Background and objectives DOT1L is the only known H3K79 histone methyltransferase. Genome-wide association and functional studies identified the DOT1L gene to be associated with cartilage thickness and hip osteoarthritis (OA) and showed an interaction of DOT1L with canonical Wnt signalling. Variations in the DOT1L gene are also associated with human height. These findings and our earlier in vitro insights prompted us to investigate the impact of DOT1L loss of function in vivo.
Methods We generated a conditional cartilage-specific knockout (KO) model of DOT1L by crossing Dot1lfl/fl mice with Col2-Cre+/- mice. The deletion of exon2 in the Dot1l gene in cartilage was confirmed by PCR. We performed skeletal staining to identify skeletal abnormalities and growth defects, and histology of the growth plate. To study if the absence of DOT1L activity causes the development of early OA, we injected the chemical DOT1L inhibitor EPZ-5676 intra-articularly in the right knee of 8-week-old wild-type C57Bl/6 mice. Severity of disease was determined by histological scores on sections throughout the knee. Both cartilage damage and synovial hyperplasia were assessed based on OARSI guidelines. Based in our in vitro observations, we analysed the effect of DOT1L loss of function on specific Wnt target genes in either DOT1L cartilage-specific KO mice or in mice injected with EPZ-5676, by immunohistochemistry.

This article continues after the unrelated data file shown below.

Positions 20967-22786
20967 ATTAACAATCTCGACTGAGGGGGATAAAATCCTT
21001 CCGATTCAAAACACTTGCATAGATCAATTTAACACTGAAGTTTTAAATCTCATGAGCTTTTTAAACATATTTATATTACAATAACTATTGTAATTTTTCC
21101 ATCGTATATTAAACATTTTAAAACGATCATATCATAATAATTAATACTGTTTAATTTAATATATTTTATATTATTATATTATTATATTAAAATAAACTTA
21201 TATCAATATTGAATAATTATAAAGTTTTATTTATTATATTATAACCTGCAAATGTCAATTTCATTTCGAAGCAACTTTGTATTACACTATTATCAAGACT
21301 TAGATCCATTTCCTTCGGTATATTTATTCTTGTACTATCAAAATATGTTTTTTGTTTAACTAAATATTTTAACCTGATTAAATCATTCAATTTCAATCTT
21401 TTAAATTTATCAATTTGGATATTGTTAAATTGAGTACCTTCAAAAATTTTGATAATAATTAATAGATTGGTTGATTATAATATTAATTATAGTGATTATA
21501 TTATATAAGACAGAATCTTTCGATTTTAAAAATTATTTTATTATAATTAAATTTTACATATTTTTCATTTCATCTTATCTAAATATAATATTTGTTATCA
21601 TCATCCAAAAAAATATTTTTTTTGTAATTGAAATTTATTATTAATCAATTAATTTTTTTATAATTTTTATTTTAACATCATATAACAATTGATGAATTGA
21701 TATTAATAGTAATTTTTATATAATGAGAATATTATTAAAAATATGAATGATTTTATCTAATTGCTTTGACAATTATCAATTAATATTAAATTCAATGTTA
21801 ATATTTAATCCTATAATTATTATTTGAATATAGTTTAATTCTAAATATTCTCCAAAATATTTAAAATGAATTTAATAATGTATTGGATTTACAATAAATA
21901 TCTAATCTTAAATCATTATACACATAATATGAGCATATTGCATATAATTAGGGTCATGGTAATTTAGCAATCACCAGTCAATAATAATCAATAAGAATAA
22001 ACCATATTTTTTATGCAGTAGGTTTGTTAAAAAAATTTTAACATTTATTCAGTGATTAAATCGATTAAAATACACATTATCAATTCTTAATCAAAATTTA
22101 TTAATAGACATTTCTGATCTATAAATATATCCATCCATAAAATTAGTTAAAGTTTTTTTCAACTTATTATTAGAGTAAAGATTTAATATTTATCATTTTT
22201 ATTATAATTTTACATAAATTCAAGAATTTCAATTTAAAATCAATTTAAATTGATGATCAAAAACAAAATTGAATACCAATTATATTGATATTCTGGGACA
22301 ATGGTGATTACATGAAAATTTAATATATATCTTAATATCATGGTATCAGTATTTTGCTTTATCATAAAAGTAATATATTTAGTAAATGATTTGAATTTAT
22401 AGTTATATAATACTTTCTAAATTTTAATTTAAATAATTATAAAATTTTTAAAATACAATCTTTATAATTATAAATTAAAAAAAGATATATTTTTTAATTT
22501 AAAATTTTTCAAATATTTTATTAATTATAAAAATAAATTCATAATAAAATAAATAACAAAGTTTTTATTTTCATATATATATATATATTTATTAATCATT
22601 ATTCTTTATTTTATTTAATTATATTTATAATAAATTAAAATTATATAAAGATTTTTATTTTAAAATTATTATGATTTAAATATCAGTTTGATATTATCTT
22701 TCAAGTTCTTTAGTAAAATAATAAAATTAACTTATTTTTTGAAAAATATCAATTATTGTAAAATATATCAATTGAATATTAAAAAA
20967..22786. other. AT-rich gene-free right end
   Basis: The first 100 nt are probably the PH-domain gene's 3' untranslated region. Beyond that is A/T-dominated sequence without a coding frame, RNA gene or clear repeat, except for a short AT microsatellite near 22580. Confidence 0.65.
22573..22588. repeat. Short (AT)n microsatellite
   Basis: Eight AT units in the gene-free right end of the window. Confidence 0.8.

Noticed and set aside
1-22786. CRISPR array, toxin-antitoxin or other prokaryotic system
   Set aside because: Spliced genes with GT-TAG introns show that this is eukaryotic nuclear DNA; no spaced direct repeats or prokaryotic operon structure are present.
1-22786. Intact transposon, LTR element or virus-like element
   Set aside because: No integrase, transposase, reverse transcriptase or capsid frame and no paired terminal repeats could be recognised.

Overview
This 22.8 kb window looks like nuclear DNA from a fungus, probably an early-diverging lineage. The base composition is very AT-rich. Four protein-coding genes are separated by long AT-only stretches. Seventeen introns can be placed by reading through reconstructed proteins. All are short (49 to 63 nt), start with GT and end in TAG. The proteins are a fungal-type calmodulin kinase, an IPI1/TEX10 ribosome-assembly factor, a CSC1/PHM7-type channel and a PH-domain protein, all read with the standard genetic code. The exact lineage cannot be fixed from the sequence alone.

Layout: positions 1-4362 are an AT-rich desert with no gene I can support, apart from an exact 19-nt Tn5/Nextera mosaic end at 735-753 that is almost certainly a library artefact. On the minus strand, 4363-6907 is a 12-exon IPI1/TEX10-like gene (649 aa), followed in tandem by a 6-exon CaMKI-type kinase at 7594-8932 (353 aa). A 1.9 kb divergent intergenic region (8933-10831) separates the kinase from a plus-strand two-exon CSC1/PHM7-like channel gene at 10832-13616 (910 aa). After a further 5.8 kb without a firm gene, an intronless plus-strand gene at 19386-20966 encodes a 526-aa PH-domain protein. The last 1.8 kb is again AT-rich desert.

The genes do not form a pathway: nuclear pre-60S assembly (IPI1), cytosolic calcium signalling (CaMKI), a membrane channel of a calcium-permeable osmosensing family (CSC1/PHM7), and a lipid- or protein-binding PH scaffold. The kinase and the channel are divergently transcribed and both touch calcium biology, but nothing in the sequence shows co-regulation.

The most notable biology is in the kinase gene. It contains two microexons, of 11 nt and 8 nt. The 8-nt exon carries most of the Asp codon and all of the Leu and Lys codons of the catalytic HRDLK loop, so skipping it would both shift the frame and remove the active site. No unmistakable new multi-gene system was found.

Results A growth defect resulting in short stature became quickly apparent and resulted in mortality from the age of 4-weeks onwards in Dot1l cartilage-specific KO mice. These DOT1L deficient mice exhibited changes in the growth plates with a reduced and disorganised proliferative and pre-hypertrophic zone. In mice injected with EPZ-5676, histology severity scores were significantly increased over time compared to control treatment groups. We confirmed the regulatory role of DOT1L on canonical Wnt signalling in cartilage, since the absence of DOT1L activity in either cartilage specific KO mice or mice injected with DOT1L inhibitor resulted in increased protein levels of specific Wnt target genes.
Conclusions Our findings support an essential role for DOT1L in growth and cartilage homeostasis as a key regulator of canonical WNT signalling in the joint.